In August, Gary Spielman, who has a history of cancer, went to a CVS near his home in Coon Rapids for his third dose of the Moderna vaccine. It came on the recommendation of his doctor.
Gary's wife, Rose, went with him. With her immune system intact, Rose wasn't eligible to get a shot that day. But as the couple was waiting the required 15 minutes after Gary’s shot, Rose asked the pharmacist if she could get a Moderna booster.
“She said ‘oh sure,’” Rose said. “She gave me some paperwork and it was all about your immune system and I checked ‘no’ to every single thing.”
“There were no questions asked,” Gary said. “We don’t know why. Maybe they had extra vaccines.”
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Frustrated with the pace of the federal government's approval for vaccine boosters, seeking peace of mind or just a sense of normalcy, an unknown number of Minnesotans have stepped ahead of federal guidance on COVID-19 boosters, instead taking their health decisions into their own hands by finding second or third shots at willing pharmacies or other vaccine providers.
Right now a limited number of people are eligible for additional doses of the Moderna or Pfizer vaccine if, like Gary Spielman, they have a compromised immune system.
And last week, the Centers for Disease Control and Prevention gave the green light for older or high-risk people to get a Pfizer booster.
About 44,000 immunocompromised people in Minnesota have gotten third doses. Since the CDC authorized Pfizer boosters, an average of about 4,400 are being given daily, according to the Minnesota Department of Health.
For Rose Spielman, who is 68, she says getting that extra Moderna shot was a matter of protecting her husband. She didn't want to be the source of inadvertent transmission of the virus.
“I just don't want to risk anything, me getting really sick with him being so compromised,” she said.
But it was also a practical matter of wanting to feel safe while inching back into her pre-pandemic life.
"Other family members that I know have not had any vaccines at all on my side and it's really frustrating for me to talk to them or get together with them without them being immunized at all."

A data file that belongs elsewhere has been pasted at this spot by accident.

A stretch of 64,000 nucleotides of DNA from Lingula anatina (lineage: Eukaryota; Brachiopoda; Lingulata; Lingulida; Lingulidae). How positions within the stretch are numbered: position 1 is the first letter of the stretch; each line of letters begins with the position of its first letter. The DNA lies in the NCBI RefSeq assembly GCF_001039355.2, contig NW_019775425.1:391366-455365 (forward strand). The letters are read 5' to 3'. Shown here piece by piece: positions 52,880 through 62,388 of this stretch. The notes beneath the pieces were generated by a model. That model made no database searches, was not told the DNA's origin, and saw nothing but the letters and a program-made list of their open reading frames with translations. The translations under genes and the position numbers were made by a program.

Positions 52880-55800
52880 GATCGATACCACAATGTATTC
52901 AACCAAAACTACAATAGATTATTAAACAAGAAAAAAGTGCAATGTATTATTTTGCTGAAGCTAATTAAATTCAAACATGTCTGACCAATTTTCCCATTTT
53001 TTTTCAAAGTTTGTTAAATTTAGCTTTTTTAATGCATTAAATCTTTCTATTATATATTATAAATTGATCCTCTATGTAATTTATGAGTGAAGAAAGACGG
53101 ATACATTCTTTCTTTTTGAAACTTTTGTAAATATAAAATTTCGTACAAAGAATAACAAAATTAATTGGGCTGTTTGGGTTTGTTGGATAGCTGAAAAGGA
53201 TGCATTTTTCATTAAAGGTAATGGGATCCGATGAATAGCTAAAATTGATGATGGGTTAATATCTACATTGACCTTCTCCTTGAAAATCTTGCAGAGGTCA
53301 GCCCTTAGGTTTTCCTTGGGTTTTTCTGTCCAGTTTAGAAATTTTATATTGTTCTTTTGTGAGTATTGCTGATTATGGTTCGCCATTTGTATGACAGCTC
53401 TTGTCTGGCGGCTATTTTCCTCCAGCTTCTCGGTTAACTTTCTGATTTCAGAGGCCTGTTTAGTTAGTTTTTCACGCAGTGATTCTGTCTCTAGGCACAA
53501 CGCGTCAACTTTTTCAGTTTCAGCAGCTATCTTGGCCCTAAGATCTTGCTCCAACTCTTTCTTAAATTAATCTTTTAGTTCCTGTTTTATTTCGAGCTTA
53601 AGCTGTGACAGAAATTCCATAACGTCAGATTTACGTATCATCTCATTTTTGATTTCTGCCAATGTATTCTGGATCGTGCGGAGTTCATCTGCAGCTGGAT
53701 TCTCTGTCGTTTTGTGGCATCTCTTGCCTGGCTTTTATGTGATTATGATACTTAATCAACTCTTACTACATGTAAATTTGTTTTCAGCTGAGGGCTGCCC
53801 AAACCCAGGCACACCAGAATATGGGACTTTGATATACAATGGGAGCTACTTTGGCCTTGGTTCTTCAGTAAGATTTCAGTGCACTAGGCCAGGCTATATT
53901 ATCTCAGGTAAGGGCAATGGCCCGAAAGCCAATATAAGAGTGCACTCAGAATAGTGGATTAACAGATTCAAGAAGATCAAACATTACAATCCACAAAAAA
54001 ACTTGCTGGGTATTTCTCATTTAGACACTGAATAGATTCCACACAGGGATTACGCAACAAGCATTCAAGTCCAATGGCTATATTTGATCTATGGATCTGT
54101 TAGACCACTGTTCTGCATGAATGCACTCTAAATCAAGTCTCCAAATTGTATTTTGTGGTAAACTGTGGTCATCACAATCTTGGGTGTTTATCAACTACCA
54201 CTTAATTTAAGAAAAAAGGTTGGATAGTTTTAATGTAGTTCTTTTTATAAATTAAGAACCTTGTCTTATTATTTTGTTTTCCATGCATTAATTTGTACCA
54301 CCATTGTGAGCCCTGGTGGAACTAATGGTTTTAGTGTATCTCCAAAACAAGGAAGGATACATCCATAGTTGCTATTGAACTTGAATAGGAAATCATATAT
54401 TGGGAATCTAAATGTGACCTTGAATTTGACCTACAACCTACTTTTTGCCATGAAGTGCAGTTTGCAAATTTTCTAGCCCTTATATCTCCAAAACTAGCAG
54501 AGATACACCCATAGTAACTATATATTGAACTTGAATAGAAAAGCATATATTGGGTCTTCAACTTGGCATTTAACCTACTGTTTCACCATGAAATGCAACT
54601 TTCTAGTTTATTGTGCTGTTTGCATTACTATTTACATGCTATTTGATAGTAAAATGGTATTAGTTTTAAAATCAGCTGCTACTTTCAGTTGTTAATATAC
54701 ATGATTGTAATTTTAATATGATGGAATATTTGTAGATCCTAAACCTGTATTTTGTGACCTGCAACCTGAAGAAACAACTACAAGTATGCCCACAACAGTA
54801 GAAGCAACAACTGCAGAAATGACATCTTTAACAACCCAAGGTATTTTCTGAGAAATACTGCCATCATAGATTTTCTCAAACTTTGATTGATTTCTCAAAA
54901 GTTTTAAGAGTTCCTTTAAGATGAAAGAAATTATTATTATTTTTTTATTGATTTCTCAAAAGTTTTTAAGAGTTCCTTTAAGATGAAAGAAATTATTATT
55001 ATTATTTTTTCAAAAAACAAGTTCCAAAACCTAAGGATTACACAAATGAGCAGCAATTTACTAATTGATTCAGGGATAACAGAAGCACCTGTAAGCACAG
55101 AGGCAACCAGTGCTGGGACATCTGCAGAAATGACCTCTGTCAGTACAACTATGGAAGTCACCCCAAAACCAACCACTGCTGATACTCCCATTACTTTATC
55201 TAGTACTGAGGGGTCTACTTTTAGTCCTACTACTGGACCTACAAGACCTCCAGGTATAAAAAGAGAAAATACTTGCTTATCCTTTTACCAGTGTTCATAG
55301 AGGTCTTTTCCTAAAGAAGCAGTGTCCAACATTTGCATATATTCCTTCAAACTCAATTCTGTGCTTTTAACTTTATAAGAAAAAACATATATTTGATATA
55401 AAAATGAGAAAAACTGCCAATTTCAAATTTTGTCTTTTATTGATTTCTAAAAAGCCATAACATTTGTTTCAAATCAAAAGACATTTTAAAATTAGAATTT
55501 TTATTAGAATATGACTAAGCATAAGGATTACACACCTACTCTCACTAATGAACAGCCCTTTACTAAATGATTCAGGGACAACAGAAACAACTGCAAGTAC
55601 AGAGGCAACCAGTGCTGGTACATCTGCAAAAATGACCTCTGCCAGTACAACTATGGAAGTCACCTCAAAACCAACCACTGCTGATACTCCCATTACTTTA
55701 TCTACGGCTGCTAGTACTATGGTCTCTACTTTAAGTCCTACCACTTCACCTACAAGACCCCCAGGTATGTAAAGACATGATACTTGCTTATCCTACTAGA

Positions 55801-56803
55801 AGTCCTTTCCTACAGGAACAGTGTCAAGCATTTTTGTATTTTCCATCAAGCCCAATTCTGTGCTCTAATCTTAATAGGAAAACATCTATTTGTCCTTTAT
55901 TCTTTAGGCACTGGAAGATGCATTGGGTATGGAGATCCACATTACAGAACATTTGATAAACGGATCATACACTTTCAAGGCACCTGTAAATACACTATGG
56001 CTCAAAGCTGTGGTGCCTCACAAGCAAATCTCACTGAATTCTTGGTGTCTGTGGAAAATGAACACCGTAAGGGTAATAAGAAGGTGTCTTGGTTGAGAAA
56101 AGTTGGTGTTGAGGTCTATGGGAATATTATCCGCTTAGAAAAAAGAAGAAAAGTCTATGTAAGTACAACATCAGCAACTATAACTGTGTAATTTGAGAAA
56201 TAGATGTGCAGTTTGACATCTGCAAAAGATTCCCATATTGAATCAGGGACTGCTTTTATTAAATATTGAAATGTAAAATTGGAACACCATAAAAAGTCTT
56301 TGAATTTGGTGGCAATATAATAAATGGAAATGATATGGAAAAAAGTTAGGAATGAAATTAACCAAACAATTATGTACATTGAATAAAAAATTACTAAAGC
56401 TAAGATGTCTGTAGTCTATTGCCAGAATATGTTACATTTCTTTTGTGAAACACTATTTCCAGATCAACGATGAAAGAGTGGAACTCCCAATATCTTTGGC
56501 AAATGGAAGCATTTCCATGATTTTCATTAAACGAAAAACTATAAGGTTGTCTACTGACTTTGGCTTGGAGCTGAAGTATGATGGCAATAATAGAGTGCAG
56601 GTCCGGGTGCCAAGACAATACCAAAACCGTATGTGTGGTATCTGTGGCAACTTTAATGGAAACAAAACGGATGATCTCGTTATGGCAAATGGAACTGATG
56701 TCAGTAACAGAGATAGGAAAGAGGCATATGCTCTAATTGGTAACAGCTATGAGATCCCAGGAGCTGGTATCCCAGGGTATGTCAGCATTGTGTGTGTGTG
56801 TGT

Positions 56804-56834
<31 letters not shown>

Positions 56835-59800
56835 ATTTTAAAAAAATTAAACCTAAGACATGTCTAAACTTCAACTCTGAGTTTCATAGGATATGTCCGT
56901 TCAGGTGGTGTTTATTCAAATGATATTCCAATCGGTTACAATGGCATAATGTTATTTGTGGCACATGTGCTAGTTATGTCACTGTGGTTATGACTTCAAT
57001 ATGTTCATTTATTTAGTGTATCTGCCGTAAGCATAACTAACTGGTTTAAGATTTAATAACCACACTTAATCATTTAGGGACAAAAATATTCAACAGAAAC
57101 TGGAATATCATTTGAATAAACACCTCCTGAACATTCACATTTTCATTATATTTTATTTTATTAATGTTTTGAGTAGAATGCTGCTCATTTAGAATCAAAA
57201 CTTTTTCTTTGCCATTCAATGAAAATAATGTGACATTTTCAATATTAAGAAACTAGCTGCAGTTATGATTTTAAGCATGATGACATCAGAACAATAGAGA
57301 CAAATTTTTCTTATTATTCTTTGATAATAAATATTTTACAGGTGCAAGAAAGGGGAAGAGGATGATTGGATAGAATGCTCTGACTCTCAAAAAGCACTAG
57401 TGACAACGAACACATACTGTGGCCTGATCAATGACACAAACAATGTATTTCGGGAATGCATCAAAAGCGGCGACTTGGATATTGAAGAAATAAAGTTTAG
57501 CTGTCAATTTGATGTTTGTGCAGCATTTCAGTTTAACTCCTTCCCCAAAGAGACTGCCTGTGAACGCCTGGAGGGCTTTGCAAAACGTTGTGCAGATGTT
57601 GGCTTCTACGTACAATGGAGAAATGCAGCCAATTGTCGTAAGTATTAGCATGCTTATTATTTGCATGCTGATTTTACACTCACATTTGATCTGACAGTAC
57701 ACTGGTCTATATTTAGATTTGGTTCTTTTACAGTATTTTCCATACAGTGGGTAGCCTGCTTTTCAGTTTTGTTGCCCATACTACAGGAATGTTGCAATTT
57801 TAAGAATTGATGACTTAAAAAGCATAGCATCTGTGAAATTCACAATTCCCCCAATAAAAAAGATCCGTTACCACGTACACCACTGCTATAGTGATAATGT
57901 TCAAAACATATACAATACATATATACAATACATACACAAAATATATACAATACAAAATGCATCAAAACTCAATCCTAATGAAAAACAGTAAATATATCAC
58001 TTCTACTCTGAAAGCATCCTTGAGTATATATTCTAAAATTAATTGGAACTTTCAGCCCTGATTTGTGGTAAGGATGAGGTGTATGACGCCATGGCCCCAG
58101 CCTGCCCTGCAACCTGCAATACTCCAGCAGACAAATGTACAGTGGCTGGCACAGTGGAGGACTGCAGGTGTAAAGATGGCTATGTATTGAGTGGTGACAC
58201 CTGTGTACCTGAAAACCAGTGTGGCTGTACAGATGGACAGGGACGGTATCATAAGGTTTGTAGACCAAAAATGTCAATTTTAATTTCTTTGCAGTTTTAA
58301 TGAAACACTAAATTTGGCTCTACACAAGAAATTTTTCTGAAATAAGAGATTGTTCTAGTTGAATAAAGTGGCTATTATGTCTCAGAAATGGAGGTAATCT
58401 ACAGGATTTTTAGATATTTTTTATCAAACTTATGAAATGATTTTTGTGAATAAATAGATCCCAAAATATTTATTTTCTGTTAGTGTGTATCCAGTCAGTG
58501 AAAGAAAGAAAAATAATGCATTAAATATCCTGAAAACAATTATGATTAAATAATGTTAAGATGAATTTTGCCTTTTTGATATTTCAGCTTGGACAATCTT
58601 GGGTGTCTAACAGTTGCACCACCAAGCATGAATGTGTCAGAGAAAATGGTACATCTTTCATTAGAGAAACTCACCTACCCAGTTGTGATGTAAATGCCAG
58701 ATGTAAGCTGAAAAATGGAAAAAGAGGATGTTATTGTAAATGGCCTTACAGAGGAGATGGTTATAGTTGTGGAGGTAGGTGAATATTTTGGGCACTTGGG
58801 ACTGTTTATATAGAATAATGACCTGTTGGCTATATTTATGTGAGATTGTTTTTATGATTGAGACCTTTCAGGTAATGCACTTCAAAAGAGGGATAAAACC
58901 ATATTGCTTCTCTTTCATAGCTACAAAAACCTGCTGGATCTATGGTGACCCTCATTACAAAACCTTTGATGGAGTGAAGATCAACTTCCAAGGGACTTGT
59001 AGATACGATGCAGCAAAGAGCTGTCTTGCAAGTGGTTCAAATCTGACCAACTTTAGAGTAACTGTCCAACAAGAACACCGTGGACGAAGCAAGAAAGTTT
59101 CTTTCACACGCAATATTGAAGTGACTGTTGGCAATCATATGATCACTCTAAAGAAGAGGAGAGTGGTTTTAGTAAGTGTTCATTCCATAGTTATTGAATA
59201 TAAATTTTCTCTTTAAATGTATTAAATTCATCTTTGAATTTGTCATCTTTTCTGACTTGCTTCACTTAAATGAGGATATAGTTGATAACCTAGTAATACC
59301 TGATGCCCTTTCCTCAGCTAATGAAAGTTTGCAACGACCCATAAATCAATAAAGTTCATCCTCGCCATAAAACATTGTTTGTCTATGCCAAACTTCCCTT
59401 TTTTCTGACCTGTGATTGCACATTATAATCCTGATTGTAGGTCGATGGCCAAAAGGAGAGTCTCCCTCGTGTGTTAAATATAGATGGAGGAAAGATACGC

Annie Boehm, 62, said she’s a big believer in everyone being vaccinated to keep the community at large safe. So last spring, Boehm, of Northfield, said she was happy to get the single-dose shot of the Johnson & Johnson vaccine.
“I wholeheartedly endorse people getting vaccinated even if they are not worried about getting sick,” she said.
But as the summer wore on, and cases rose again driven by the highly contagious delta variant, Boehm worried that her shot might not work well enough.
“I’m really most concerned about my health and my husband's,” she said.
With news that there were thousands of unused vaccines on the shelves, Boehm went to a CVS in her local Target to start the two-dose course of the Moderna vaccine, which she’d read was more effective than the Johnson & Johnson shot.
Boehm said the pharmacist didn’t ask questions about her vaccine history.
“They didn't ask and I didn't tell,” she said.
Research shows that all three vaccines — Johnson & Johnson, Pfizer and Moderna — are highly protective against severe illness, hospitalization and death from the virus, and that boosters may only be necessary for a subset of the population — a matter of heated debate among experts advising federal officials on their vaccine protocols.
But research also shows that months later all three vaccines are somewhat less effective than they were when they were first given to people, with some doctors specifically recommending boosters for those who got Johnson & Johnson shots soon.
In Minnesota, less than 1 percent of vaccinated people have contracted COVID after vaccination, and a tiny fraction of them have been hospitalized or have died.
Boehm reviewed this research, including news that other countries are advising recipients of single-dose vaccines similar to the Johnson & Johnson shot to follow up with a Moderna or Pfizer vaccine, and reasoned that getting another round would only help her and those around her.
"I'm no scientist, but I'm a big believer in science. And the fact that the science is clear enough was enough for me,” she said.
What the data says
Minnesota Department of Health infectious disease director Kris Ehresmann warned against veering outside federal booster shot guidelines.
"We don't have the science to suggest that that will be beneficial to them, and we don't have data to suggest that that is safe for them,” she said.
Ehresmann said it's important that people who need boosters are getting them at the right time. And it's unclear whether it's safe to mix vaccine brands.
Further, Ehresmann says that pharmacists giving extra shots to people who aren’t eligible to get them risk losing their licenses because they've signed a contract with the state to administer vaccines appropriately.
She added that going outside federal guidance risks eroding the integrity of the scientific process behind the vaccines.
“We've got people who say, ‘Oh, I don't trust the data, and I'm not going to get it.’ And then we've got some people say, ‘You're not giving me enough of these vaccines, and you're not giving it to me fast enough,’” she said. “We go back to the same message: We're looking at the science, and we're looking at the data and our recommendations are based on that."
Soon, Ehresmann said, federal officials will review boosters for the Moderna and Johnson and Johnson shots, too.